I was seated immediately in a little room across from the kitchen. There were four tables in the room and only one couple there. I noticed that all the wait people were young. My waitress was a young woman with long curly hair and darting eyes who seemed to be flirting with one of the waiters between taking orders and delivering them. I liked her better than the duck back at Brasserie Lipp, and she got my order straight: Sorbet au Chocolat Mi-Amer et son Macaron "Maison" and a cafe au lait. The sorbet was made at the restaurant and good. I was unmoved by the coffee, but more on Paris coffee later.
When my waitress came by I said, "Il est très historique ici."
"Qui, Il est très historique." But I didn't get anything more out of her. She went back to teasing the waiter. They seemed like kids working in an amusement park. Since I was near the kitchen door, I began to watch when it opened. I was curious to see if I could spot the filth that George Orwell describes in French restaurants in Down And Out In Paris And London. I didn't; it looked pretty clean. I've worked as a plongeur, or dishwasher, in restaurants myself and have seen less than ideal conditions inside the kitchen but nothing to match Orwell's description.
Okay, now I could honestly say, "Yeah, I been there." But now I wanted to be able to add, "But let me tell you about a little place off ..." I had a plan for the next day. But I also wanted to go to a pen store—they are fabuleux in Paris, right?—and pick up a French copy of Candide by Voltaire. I had been reading an English translation and wanted to read it in French.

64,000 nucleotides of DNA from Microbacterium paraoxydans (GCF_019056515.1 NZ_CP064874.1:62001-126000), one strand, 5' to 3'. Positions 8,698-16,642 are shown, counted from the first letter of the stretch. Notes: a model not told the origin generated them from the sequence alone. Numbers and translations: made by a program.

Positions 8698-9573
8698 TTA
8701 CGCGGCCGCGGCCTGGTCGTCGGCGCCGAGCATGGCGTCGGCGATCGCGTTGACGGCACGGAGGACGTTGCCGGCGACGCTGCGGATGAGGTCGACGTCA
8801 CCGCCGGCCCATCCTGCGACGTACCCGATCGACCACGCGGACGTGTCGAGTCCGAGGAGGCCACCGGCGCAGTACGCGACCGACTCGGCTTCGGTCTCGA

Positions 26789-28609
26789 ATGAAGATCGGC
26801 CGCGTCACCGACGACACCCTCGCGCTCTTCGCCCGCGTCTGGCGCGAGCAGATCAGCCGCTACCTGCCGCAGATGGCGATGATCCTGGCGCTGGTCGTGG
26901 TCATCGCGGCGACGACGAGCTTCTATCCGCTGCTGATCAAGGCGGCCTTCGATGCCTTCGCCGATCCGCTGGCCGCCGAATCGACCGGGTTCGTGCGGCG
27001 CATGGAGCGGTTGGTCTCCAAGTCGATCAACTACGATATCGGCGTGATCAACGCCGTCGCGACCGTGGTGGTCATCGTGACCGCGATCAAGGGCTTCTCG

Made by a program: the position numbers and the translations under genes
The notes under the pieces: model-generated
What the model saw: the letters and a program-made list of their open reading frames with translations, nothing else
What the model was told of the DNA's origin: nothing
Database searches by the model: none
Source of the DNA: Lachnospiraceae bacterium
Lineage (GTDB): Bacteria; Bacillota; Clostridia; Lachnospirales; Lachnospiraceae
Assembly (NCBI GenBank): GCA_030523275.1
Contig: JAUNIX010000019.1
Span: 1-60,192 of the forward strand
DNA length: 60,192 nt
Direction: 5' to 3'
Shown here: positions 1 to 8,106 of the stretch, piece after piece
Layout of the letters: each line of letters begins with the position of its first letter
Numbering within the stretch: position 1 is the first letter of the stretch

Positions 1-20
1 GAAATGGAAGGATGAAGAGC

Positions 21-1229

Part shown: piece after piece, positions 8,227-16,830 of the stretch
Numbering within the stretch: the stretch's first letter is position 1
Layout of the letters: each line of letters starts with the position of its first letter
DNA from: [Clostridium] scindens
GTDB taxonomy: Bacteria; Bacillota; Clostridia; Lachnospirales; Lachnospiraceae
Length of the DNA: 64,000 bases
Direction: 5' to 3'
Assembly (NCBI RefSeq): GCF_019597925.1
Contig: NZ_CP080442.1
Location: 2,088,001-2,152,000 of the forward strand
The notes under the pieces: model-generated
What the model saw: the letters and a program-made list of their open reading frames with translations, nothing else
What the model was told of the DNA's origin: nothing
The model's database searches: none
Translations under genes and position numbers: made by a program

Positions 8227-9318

So on Friday I found myself again coming out of the metro at Saint Michel but this time heading to Quai Saint Michel and heading west on it. The pen shop I wanted to visit was Magasin Sennelie on Quai Voltaire. Like every other street, alley, or boulevard in Paris, Quai Saint Michel soon turns into another quai, then into another quai, then another, until after you have quit believing that it is going to turn into the one your are looking for, it does and you stand there unbelieving, rubbing your eyes. By the time I had passed dozens of restaurants aching for tourist dollars, since this is right down on the Seine with many hotels, and art galleries looking coy, but inside itching fiercely for you to come in a spend, there it was: Quai Voltaire. Would Voltaire have approved? Who knows. It is like this all over Paris now. People who were once thrown in jail by the authorities of their day for printing the truth, now have rues or quais or boulevardes named after them. It is much the same in San Francisco now, especially in North Beach, where there are now streets or alleys named for Jack Kerouac , William Saroyan, Lawrence Ferlinghetti ... even though some of these people did not live in San Francisco that long. But it is all good. Honor your writers after you release them from jail!